The Type 35 won 22 major events from 1925 to 1931, mostly in the competition that would become the Formula 1 championship after World War II. Its maiden victory was the iconic Targa Florio in 1925. Bugatti won the event again in 1926, but the Type 35 also scored Grand Prix wins in France, Italy, and Spain. A new Targa Florio success followed in 1927. Bugatti triumphed for the fourth consecutive time at Targa Florio in 1928, but it also scored Grand Prix wins in France, Italy, Spain and Marocco the same year. 1929 brought four more GP wins (France, Germany, Spain, Monaco) and the fifth consecutive Targa Florio success. The Type 35 continued to dominate the Grand Prix calendar in 1930 with wins in Belgium, Czechoslovakia, France, Monaco, and Australia and scored its final official win in Australia again in 1931.

Bugatti Should Put This Incredible Concept Car Into Production as Tribute To The iconic Type 35
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The Type 35 was driven by many legendary drivers of the era, including Louis Chiron and Albert Divo, after which Bugatti named two of its modern supercars.

Bugatti produced around 710 units of the Type 35, including the Type 37 and Type 39. The Type 35A and the Type 37 were the most popular with 139 and 290 units sold, respectively. The Type 39 and Type 35T were the rarest with only 10 and 13 examples built, respectively. All versions of the Type 35 benefit from collectible status nowadays and since many of them didn’t survive, they’re hard to find and expensive to buy.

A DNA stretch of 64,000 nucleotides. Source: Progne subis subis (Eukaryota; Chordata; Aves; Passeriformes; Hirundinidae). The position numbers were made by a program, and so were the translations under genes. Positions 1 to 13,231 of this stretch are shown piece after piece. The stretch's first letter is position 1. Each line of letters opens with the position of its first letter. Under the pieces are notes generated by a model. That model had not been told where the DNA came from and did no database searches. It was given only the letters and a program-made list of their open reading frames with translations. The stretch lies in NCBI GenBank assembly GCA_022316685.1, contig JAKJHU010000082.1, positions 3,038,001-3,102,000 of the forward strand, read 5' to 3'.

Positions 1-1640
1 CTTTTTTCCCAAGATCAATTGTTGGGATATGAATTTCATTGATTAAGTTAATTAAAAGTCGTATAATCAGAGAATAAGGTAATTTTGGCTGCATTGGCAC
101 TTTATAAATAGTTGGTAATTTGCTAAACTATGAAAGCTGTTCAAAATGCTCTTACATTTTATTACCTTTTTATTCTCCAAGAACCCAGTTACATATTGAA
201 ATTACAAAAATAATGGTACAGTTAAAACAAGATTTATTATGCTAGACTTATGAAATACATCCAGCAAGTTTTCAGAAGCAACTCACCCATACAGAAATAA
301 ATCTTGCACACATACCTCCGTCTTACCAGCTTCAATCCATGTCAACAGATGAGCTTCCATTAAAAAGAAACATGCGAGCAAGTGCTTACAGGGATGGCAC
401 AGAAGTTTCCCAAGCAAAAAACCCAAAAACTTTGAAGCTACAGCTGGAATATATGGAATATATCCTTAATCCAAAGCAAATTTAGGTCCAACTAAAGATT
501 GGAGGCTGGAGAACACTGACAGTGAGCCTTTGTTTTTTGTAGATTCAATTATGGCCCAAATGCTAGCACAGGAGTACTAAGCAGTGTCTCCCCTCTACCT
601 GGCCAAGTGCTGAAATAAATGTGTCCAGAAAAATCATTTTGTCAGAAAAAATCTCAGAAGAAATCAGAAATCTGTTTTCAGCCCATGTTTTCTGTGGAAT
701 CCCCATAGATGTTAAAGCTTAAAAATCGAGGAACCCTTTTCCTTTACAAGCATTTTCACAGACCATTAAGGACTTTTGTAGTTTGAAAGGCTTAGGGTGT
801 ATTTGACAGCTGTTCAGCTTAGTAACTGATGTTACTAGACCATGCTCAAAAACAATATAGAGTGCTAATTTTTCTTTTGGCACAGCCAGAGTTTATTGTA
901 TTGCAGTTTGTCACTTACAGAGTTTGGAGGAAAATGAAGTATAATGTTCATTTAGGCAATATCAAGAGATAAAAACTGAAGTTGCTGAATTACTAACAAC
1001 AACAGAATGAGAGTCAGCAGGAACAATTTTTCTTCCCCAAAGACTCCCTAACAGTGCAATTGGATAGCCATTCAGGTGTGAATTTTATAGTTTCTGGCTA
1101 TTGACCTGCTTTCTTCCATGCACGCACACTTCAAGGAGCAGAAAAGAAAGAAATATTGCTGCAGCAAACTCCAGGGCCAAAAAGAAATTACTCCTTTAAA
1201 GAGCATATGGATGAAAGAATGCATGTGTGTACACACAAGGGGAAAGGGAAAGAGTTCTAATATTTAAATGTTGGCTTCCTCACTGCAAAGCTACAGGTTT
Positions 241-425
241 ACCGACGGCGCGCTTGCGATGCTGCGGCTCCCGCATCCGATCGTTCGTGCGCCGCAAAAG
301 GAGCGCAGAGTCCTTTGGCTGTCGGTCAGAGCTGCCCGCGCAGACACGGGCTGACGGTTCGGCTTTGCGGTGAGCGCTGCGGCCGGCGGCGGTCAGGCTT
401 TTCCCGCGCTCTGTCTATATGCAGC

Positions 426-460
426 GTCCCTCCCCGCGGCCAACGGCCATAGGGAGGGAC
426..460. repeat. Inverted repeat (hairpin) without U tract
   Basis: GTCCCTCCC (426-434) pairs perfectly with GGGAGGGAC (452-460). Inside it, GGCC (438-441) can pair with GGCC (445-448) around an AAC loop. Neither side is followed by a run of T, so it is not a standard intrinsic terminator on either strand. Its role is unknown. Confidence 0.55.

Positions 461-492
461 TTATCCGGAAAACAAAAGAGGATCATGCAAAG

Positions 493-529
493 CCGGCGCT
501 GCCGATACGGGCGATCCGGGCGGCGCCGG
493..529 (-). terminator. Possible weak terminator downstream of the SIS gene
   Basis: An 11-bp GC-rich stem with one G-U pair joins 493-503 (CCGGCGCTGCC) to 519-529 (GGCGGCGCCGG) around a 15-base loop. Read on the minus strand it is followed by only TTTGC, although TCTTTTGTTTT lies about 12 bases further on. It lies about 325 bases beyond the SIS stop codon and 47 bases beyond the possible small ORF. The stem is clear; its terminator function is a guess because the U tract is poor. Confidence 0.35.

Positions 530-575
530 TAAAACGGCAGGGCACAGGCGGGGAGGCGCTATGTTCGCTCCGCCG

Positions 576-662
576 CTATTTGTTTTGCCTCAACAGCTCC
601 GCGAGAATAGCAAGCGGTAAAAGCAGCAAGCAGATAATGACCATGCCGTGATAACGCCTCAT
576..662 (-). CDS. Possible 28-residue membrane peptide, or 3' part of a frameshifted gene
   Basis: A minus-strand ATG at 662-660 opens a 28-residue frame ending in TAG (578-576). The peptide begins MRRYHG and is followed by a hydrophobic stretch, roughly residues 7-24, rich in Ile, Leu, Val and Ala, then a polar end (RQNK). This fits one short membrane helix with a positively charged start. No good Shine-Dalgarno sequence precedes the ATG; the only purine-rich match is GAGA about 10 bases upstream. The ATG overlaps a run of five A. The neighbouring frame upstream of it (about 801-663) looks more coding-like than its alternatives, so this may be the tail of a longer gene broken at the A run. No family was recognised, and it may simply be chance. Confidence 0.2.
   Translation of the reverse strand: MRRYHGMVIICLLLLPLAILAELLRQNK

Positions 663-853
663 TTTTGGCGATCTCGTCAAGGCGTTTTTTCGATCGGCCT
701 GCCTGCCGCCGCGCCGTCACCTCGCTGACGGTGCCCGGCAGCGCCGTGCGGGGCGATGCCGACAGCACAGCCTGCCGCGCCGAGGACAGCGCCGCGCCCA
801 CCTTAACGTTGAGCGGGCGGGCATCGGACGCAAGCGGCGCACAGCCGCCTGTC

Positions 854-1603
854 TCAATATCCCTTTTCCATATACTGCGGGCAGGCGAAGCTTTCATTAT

Source: Carscoops

Ciprian Florea
Senior Editor and Supercar Expert -
Ciprian's passion for everything with four wheels (and more) started back when he was just a little boy, and the Lamborghini Countach was still the coolest car poster you could hang on your wall. Ciprian's career as a journalist began long before earning a Bachelor's degree, but it was only after graduating that his love for cars became a profession.  Read More